# [Python-checkins] python/dist/src/Doc/lib libfuncs.tex,1.153,1.154

rhettinger at users.sourceforge.net rhettinger at users.sourceforge.net
Tue Nov 25 16:48:24 EST 2003

Update of /cvsroot/python/python/dist/src/Doc/lib
In directory sc8-pr-cvs1:/tmp/cvs-serv32452

Modified Files:
libfuncs.tex
Log Message:
As discussed on python-dev, banish apply(), buffer(), coerce(), and
intern() to a separate region in the docs.

Index: libfuncs.tex
===================================================================
RCS file: /cvsroot/python/python/dist/src/Doc/lib/libfuncs.tex,v
retrieving revision 1.153
retrieving revision 1.154
diff -C2 -d -r1.153 -r1.154
*** libfuncs.tex	18 Nov 2003 19:48:57 -0000	1.153
--- libfuncs.tex	25 Nov 2003 21:48:21 -0000	1.154
***************
*** 61,84 ****
\end{funcdesc}

- \begin{funcdesc}{apply}{function, args\optional{, keywords}}
-   The \var{function} argument must be a callable object (a
-   user-defined or built-in function or method, or a class object) and
-   the \var{args} argument must be a sequence.  The \var{function} is
-   called with \var{args} as the argument list; the number of arguments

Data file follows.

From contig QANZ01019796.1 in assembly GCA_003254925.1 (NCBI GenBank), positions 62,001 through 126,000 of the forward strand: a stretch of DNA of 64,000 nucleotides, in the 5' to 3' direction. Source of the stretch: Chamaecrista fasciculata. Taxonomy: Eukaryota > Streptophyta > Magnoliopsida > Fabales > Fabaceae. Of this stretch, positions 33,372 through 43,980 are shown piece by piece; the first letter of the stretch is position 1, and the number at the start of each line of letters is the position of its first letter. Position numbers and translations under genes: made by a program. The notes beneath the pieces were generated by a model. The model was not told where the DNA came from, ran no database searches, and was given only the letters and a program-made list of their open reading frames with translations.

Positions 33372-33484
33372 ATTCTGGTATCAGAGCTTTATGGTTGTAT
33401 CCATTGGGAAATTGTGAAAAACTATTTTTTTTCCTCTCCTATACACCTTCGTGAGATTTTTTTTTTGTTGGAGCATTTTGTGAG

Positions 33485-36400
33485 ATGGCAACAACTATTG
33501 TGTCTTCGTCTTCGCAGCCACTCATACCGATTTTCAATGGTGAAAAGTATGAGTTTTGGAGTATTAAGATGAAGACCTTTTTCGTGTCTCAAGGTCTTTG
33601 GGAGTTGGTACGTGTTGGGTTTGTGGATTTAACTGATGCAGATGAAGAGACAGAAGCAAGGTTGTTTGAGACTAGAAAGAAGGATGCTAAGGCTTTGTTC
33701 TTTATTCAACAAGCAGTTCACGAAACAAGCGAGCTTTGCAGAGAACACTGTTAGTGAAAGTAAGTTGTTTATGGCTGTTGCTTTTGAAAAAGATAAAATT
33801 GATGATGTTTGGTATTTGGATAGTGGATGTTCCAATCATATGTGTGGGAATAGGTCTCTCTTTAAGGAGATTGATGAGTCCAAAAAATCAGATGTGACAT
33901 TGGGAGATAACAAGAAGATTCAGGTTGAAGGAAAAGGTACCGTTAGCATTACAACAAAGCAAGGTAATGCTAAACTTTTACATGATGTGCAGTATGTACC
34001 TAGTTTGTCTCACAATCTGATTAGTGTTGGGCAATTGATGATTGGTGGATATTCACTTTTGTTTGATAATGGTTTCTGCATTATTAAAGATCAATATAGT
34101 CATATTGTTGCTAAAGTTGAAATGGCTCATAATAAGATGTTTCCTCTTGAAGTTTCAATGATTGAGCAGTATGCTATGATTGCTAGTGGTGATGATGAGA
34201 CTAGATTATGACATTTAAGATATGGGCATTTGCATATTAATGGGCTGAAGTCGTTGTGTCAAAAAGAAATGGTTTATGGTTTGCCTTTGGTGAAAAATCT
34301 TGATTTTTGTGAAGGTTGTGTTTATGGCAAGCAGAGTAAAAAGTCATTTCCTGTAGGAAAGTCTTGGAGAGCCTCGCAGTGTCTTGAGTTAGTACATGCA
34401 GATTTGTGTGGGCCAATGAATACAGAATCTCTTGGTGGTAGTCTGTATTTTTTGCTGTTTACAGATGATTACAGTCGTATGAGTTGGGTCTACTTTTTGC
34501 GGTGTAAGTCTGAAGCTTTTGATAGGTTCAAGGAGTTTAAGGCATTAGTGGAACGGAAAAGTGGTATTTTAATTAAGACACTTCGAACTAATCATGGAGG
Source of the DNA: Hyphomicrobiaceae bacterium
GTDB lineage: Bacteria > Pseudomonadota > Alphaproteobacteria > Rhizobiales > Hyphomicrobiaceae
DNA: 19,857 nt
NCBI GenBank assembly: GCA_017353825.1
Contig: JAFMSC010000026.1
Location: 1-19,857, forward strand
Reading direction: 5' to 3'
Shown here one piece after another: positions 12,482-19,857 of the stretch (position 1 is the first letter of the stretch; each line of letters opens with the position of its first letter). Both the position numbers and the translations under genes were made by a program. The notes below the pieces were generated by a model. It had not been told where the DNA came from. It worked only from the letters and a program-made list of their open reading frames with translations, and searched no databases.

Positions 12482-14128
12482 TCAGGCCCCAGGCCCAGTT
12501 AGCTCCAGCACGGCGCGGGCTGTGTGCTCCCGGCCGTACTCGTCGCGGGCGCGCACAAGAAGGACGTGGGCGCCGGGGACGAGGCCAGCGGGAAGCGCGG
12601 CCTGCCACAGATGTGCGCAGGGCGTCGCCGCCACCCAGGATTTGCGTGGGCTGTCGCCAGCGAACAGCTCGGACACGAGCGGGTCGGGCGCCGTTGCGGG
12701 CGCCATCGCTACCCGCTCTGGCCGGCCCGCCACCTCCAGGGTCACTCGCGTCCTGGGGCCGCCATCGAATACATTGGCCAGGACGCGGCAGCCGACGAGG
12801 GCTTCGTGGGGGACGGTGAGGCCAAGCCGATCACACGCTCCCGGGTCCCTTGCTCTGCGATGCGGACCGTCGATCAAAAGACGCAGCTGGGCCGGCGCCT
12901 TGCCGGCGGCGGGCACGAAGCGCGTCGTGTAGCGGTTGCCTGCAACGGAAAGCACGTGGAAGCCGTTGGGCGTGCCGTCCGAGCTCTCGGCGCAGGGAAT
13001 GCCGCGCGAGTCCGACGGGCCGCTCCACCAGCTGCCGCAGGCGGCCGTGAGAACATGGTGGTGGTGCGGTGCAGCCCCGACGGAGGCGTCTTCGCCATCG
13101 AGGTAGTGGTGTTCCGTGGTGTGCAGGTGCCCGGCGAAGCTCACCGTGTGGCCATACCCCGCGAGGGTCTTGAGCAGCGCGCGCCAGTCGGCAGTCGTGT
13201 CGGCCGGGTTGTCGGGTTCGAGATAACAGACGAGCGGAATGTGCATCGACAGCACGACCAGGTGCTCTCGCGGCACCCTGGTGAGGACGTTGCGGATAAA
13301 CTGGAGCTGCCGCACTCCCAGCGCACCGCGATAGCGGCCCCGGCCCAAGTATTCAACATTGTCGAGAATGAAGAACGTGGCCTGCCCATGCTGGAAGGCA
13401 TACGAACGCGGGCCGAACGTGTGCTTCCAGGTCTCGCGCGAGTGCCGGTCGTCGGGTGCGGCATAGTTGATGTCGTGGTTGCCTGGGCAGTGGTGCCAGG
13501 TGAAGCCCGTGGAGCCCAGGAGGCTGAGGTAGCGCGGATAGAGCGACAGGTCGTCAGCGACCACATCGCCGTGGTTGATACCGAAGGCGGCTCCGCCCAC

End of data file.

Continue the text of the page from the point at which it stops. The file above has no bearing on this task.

-   is the length of the tuple.
-   If the optional \var{keywords} argument is present, it must be a
-   dictionary whose keys are strings.  It specifies keyword arguments
-   to be added to the end of the argument list.
-   Calling \function{apply()} is different from just calling
-   \code{\var{function}(\var{args})}, since in that case there is always
-   exactly one argument.  The use of \function{apply()} is equivalent
-   to \code{\var{function}(*\var{args}, **\var{keywords})}.
-   Use of \function{apply()} is not necessary since the extended call
-   syntax,'' as used in the last example, is completely equivalent.
-
-   \deprecated{2.3}{Use the extended call syntax instead, as described
-                    above.}
- \end{funcdesc}